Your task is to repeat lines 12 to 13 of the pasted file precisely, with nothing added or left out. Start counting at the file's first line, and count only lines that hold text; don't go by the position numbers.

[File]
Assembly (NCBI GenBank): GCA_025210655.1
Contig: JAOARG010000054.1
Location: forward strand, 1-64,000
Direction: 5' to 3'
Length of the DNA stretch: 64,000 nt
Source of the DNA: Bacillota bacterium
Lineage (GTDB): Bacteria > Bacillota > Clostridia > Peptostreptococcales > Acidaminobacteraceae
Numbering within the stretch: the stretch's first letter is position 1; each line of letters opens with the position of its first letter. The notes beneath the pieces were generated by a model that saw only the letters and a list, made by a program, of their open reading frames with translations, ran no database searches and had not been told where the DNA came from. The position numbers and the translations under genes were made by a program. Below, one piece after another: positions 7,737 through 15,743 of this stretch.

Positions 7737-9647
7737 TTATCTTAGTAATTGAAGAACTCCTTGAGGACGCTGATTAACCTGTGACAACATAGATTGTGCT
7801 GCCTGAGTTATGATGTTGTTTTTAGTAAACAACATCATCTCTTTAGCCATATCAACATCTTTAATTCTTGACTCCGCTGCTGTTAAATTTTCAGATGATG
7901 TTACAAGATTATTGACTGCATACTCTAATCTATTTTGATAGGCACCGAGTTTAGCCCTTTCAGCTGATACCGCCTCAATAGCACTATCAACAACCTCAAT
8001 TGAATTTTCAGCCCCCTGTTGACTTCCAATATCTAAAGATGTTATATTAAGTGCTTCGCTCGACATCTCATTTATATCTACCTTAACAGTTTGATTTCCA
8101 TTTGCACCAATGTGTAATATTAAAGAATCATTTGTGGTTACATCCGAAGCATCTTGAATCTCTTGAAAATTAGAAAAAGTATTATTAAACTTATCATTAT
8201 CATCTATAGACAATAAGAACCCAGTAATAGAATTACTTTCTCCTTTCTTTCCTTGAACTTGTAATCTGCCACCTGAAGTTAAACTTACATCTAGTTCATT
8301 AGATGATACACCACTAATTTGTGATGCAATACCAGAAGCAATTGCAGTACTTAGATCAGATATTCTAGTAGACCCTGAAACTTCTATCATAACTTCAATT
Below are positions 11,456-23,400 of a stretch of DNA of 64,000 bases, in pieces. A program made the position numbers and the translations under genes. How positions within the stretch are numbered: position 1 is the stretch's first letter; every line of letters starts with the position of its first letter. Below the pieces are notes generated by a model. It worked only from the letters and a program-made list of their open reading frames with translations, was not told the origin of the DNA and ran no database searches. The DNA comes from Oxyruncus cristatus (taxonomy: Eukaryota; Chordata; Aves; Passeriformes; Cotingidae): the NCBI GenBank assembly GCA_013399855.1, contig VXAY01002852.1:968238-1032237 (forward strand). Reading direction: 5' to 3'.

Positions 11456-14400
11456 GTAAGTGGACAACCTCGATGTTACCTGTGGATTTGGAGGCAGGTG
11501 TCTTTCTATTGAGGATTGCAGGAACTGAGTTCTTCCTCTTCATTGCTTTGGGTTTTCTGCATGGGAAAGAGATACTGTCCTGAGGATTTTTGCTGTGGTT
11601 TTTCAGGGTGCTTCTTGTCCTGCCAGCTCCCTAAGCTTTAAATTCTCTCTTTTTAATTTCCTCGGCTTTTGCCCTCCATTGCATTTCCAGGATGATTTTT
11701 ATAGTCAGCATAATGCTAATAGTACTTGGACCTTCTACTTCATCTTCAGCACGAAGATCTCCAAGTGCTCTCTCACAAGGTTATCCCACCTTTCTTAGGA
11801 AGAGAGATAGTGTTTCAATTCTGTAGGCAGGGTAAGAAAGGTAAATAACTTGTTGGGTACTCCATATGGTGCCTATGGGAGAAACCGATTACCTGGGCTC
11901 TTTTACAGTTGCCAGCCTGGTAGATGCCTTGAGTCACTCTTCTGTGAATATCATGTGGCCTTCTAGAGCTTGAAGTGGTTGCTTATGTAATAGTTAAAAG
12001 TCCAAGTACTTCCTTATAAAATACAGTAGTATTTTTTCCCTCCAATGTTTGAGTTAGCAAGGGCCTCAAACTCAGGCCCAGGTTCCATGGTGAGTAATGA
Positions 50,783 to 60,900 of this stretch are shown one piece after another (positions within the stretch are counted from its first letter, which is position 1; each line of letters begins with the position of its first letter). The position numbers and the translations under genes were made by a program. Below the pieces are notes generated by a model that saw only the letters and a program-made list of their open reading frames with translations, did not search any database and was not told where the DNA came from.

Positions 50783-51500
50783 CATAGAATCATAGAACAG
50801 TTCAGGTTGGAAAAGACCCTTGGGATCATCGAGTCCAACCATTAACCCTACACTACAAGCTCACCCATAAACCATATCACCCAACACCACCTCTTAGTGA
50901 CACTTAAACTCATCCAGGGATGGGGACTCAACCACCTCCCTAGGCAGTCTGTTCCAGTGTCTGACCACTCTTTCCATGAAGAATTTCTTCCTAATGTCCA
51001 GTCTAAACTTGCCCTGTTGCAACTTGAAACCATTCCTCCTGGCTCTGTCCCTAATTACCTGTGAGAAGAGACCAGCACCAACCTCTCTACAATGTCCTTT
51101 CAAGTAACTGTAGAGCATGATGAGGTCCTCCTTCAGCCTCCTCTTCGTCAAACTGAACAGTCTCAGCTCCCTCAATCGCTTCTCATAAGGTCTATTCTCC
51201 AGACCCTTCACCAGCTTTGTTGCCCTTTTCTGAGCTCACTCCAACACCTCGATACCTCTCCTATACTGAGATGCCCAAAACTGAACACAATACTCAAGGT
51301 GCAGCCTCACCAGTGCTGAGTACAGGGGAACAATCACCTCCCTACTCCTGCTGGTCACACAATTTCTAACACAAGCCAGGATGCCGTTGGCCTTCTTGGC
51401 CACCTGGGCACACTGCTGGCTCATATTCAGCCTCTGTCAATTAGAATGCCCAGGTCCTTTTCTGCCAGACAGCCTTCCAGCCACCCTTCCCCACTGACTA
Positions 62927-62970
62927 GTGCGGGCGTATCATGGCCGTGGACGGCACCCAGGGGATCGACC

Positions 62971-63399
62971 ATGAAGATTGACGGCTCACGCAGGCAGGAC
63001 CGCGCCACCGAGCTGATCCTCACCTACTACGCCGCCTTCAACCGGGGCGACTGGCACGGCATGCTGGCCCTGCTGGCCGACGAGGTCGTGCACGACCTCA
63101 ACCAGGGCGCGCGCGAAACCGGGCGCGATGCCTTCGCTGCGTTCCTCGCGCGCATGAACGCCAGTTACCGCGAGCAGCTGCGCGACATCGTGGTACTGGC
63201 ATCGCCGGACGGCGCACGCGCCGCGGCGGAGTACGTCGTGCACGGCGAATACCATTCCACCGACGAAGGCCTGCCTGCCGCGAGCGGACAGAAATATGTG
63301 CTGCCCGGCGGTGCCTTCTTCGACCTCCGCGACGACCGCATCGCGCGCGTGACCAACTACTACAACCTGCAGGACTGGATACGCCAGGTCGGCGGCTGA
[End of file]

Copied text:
7901 TTACAAGATTATTGACTGCATACTCTAATCTATTTTGATAGGCACCGAGTTTAGCCCTTTCAGCTGATACCGCCTCAATAGCACTATCAACAACCTCAAT
8001 TGAATTTTCAGCCCCCTGTTGACTTCCAATATCTAAAGATGTTATATTAAGTGCTTCGCTCGACATCTCATTTATATCTACCTTAACAGTTTGATTTCCA